Announcing Flutter 1.22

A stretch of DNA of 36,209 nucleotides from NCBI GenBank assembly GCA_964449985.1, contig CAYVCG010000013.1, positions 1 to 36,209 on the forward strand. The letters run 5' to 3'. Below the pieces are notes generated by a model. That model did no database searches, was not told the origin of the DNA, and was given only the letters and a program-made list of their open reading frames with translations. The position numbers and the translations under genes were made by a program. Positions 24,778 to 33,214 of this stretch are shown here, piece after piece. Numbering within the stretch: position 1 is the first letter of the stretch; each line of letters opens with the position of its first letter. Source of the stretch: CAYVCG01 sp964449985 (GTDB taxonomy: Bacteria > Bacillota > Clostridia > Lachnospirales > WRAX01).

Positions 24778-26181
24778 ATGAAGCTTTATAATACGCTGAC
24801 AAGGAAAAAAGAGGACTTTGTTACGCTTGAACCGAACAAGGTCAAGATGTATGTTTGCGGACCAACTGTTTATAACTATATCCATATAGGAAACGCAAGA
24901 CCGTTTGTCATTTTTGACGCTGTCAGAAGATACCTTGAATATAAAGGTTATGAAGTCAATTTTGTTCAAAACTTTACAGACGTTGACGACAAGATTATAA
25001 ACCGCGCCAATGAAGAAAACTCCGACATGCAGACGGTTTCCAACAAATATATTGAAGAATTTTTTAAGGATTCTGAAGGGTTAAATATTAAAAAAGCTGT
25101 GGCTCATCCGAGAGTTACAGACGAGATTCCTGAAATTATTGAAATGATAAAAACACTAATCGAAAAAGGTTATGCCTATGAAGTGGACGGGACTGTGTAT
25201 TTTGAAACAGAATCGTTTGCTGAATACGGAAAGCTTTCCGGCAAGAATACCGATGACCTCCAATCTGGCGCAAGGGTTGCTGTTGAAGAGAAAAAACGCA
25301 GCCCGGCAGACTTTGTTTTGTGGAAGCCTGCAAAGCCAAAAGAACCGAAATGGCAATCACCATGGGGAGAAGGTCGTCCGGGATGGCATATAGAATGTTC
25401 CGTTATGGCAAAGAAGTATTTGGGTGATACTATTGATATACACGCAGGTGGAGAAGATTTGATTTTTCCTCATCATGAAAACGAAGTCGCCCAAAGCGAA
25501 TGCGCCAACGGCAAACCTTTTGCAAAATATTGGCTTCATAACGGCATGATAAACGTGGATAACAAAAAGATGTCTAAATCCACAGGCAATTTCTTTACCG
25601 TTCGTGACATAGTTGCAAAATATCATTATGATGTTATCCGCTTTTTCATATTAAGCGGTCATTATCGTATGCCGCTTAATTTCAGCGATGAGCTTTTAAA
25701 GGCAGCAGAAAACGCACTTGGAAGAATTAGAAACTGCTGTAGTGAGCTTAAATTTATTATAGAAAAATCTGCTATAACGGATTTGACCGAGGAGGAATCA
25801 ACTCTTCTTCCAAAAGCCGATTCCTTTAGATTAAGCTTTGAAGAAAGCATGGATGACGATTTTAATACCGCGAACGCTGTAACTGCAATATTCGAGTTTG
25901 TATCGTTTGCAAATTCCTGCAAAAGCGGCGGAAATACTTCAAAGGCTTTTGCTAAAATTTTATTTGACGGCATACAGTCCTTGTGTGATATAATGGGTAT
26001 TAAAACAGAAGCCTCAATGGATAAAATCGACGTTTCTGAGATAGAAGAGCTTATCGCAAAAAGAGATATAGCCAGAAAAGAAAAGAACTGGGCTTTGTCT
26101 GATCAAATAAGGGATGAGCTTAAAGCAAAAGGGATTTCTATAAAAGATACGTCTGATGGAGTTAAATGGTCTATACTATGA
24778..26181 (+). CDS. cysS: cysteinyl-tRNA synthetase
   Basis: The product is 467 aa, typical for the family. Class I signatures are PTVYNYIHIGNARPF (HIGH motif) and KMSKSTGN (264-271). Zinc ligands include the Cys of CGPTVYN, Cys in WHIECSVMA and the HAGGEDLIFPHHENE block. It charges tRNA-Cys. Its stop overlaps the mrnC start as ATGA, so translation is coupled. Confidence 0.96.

Supporting iOS 14 and Android 11, new i18n and l10n support, Google Maps and WebView plugins ready for production, a new App Size tool and much more! We’re delighted to introduce our latest release of Flutter, with extensive support for iOS 14 and Android 11. Flutter 1.22 builds on the foundation set by previous releases by enabling developers to build fast, beautiful user experiences for multiple platforms from a single codebase. Our quarterly stable releases package the latest features, performance improvements, and bug fixes, and are suitable for broad production use. Since this is the season for new mobile OS versions, this release focuses on ensuring that Android 11 and iOS 14 work great with Flutter. Updates for both of these OSes include a lot of under-the-hood work to conform to the latest SDKs and to make sure everything passes our extensive test suite. For iOS 14, this release includes support for the new Xcode 12, new icons, and preview support for the new iOS 14 App Clips feature. For Android 11, the update supports the new types of display cutouts as well as smoother animation when bringing up the soft keyboard. This release comes two months after our 1.20 release, so it was shorter than most. Even in that short time, we closed 3,024 issues and merged 1,944 PRs from 197 contributors. Of those contributors, 114 (58%) of them were from the community-at-large and they contributed 271 PRs. The largest single contributor was a14n , who makes our top contributor list again with 20 PRs, most of which were done as part of the work to support null safety in Flutter (more on that coming soon). In addition to the support for the new mobile OS versions, there’s quite a bit more news to share, including a preview of one of the top-requested features for Android: state restoration, a new “universe” of Material buttons, new international and localization support that works with hot reload, a new Navigator, a stable release for Platform Views (the foundation for the Google Maps and WebView plugins), and a switch you can throw in your code to improve scrolling on devices with high frequency displays. We’ve also got a new tool for dissecting app size and for ensuring that the plugins that you’re building support only the platforms that you want to support. Targeting iOS 14 Whenever a new version of a mobile OS is announced, we test it thoroughly, looking for incompatibilities or changes that affect Flutter and its tools. In the case of iOS 14, we made quite a few changes to Flutter to ensure that it works the way developers want: Xcode 12 requires iOS 9.0 or up, so our default template increases its default from 8.0 to 9.0 iOS 14 specific crashes and font rendering issues were fixed in Flutter 1.22 Problems deploying to physical devices were fixed as of Flutter 1.20.4 A new policy that shows uses notifications when apps access their clipboard caused spurious notifications in Flutter apps, and was fixed as of Flutter 1.20.4 A restriction disables running debug apps on iOS 14 devices except as part of the debugging process A new policy around network security for locally debugged Flutter apps causes iOS 14 to show a one-time confirmation dialog (only during development, not for released Flutter apps) Bottom line: if you’re targeting iOS 14 with your Flutter app, we strongly encourage you to rebuild it with Flutter 1.22 and deploy it to the App Store now to ensure that your iOS 14 users have the best experience. For more details about targeting iOS 14 with Flutter, including some Add-to-App, deep linking, and notification considerations, refer to the iOS 14 documentation on . Hopefully, all of this work on the tooling and SDK support allows you to focus on the coding that you care about — taking advantage of new iOS 14 features. One such feature is updated support for iOS’s new SF Symbols font, which inspired us to spend some time giving the cupertino_icon package a refresh. Existing uses of CupertinoIcons will automatically map to the new style once you update your cupertino_icons dependency to the new 1.0 major version. If you use cupertino_icons 1.0 in conjunction with Flutter 1.22, you’ll also have access to ~900 new icons through the CupertinoIcons API. You can see the complete list of icons on the cupertino_icons preview page and a migration detail page on . Another feature for you to try with Flutter on iOS 14 is App Clips , a new iOS 14 feature that supports quick, no-install app executions of lightweight versions of apps under 10MB. In Flutter version 1.22, we have a preview of App Clip targets built with Flutter. A Flutter-powered App Clip experience For more details on how to build App Clips with Flutter, check out the docs on . You could also consult this simple sample project . Android 11 This release of Flutter also coincides with the launch of Android 11 this month. The Flutter framework and engine have been updated to support two new features introduced in the latest version of Android. Firstly, Flutter now supports exposing the safe insets of Android notches, cutouts and edges of waterfall displays. By using the MediaQuery and SafeArea APIs, you can ensure that you’re placing active UI and interactive elements in the non-obstructed regions of the device’s display. Also, you’ll want to avoid gesture detectors in the waterfall edge area that may be prone to accidental touches. Secondly, the animation is synchronized with Android 11 as it displays the software keyboard. See the position animation of the FAB Issue #19279 has been a long-standing problem where the system keyboard show/hide animation isn’t synchronized with Flutter’s inset. This is fixed for Android 11. One note about the Android embedding API. With Flutter version 1.12 last year, we rolled out a new set of Flutter engine and Flutter plugin APIs for Android. We created these v2 APIs to better support our add-to-app users on Android. A year later, over 80% of our Android plugins use the new Android APIs. Starting in 1.22, we’re deprecating the older v1 APIs. If you’re still using the Android v1 API, here’s what this means for you: Newly created plugins will no longer target the v1 APIs The Flutter tool’s —no-enable-android-embedding-v2 config flag has been removed and is now the default behavior Older applications still using the v1 APIs will show a deprecation warning during build that points to the Supporting the new Android plugins APIs  docs Meanwhile, if you still have a Flutter application based on v1 Android APIs, it will continue to work. However, you may start to encounter new plugins that only target the v2 API and that can’t be consumed by v1 Android APIs. For more details, see the breaking change documentation . Expanding the Button “universe” A new universe of Material Design buttons Existing Flutter buttons look good but can be hard to use , especially when you need custom theming. Furthermore, the Material specification has expanded to include new buttons with new styles. To keep Flutter up to date with Material guidelines, we’re happy to announce a whole new “universe” of buttons in Flutter 1.22. Rather than try and evolve the existing button classes and their theme in-place, this PR introduces new, replacement button widgets and themes. In addition to freeing us from the backwards compatibility labyrinth that evolving the existing classes would entail, the new names sync Flutter with the Material Design spec , which uses the new names for the button components. The new themes follow the “normalized” pattern that Flutter has recently adopted for new Material widgets. If you’d like to play with a demo, there’s a great one here on DartPad . This is not a breaking change as the semantics of FlatButton, OutlineButton, RaisedButton, ButtonBar, ButtonBarTheme, and ButtonTheme won’t change. You can mix and match the old buttons with the new. as you prefer. New internationalization and localization support Flutter has provided the core functionality you need for the internationalization (i18n) and localization (l10n) of your apps since Flutter’s inception. However, with this release, we’ve baked our opinions of best practices into our tools, even enabling hot reload support to update your app as you add new l10n information. If you’d like more details about Flutter’s support for l10n, including localized messages, messages with parameters, dates, numbers, and currencies, read the Flutter Internationalization User Guide . Furthermore, if you’re interested in i18n and l10n, then you’re probably also interested in strings with characters that don’t fit into plain old ASCII, like Unicode and emoji. Recently, the Dart team released the characters package , which helps developers deal with Unicode (extended) grapheme clusters. This package helps solve problems like how to properly abbreviate a string like “A